Shapes

What You'll Do

In this lesson, you'll create two shapes, then modify and add a style to a shape layer.

Using Shape Tools

You might find that the imagery you are working with is not enough, and you need to create your own shapes. There are six shape tools on the toolbox for creating shapes. A shape can occupy its own layer, called a shape layer. When you select a shape or pen tool, three buttons appear on the options bar to let you specify whether you want your shape to be on a new or existing shape layer, be a new work path, or be rasterized and filled with a color. Shapes and paths contain vector data, meaning that they will not lose their crisp appearance if resized or reshaped. You can create a rasterized shape using the Fill pixels button, but you cannot resize or reshape the rasterized shape.

Creating Rasterized Shapes

You cannot create a rasterized shape on a vector-based layer, such as a type or shape layer. So, to create a rasterized shape, you must first select or create a non-vector-based layer, select the shape you desire, then click the Fill pixels button on the options bar. You can change the blending mode to alter how the shape affects existing pixels in the image. You can change the opacity setting to make the shape more transparent or opaque. You can use the anti-aliasing option to blend the pixels on the shape's edge with the surrounding pixels. If you want to make changes to the content of a shape's blending mode, opacity, and anti-aliasing, you must make these changes before creating the rasterized shape; since the rasterization process converts the detail of the shape to an object layer. After you rasterize the shape, you can make changes to blending mode and opacity to the layer containing the shape.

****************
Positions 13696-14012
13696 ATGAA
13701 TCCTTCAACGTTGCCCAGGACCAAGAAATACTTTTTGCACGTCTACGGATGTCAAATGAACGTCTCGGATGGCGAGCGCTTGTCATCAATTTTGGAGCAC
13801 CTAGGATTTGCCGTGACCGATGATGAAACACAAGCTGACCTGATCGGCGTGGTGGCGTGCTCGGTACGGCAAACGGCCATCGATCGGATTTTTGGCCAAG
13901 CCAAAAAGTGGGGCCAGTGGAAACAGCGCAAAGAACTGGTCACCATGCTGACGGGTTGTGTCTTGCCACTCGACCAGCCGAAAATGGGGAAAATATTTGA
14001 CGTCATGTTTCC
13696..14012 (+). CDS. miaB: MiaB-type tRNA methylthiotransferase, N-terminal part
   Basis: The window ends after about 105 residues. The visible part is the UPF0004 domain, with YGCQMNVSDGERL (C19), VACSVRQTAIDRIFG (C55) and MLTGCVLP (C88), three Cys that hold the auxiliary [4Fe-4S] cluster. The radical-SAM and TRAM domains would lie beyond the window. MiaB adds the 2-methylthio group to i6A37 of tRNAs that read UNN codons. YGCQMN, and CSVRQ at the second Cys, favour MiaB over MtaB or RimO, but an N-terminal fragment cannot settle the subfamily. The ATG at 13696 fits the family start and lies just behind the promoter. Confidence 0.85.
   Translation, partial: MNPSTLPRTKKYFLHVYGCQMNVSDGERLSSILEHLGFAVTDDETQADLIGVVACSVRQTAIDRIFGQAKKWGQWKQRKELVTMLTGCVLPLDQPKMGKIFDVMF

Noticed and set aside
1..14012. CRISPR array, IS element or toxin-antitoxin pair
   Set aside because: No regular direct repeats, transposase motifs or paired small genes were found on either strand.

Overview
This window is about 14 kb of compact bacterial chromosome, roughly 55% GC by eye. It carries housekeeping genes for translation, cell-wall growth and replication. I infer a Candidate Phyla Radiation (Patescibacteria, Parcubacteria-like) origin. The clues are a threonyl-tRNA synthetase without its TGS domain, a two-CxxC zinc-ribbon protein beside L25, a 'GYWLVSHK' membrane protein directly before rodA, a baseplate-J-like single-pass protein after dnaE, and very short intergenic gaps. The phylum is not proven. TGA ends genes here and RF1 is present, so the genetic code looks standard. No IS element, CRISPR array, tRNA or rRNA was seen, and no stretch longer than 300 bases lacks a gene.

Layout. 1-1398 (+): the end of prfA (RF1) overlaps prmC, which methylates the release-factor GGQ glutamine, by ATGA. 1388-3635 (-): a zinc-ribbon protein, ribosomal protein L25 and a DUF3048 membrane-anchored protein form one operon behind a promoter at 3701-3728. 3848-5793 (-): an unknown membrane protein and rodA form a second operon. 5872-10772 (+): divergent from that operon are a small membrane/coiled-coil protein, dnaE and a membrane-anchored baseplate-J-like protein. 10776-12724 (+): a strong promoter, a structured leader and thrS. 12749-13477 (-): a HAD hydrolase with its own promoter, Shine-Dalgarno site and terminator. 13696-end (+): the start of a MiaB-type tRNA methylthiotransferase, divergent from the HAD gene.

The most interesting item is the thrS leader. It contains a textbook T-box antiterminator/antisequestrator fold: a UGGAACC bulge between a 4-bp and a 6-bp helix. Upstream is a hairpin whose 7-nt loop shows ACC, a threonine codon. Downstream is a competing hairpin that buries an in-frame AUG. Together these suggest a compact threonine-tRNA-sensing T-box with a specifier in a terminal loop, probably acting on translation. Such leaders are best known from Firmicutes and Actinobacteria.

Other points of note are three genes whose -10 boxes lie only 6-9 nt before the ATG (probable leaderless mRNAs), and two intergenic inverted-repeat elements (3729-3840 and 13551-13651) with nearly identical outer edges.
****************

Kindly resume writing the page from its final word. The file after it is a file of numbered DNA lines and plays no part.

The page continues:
Creating Shapes

A path and a shape are essentially the same, in that you edit them using the same tools. For example, you can modify a path and a shape using the Direct Selection Tool. When selected, the anchor points are white or hollow, and can then be moved to alter the appearance of the shape or path. When you click a shape or path with the Path Selection Tool, the anchor points become solid. In this case, the entire path is selected, and the individual components cannot be moved: the path or shape is moved as a single unit. A shape can be created on its own layer and can be filled with a color. Multiple shapes can also be added to a single layer, and you can specify how overlapping shapes interact.

(Painting tools are used when individual pixels are edited, such as by changing a pixel's color on a rasterized shape.)

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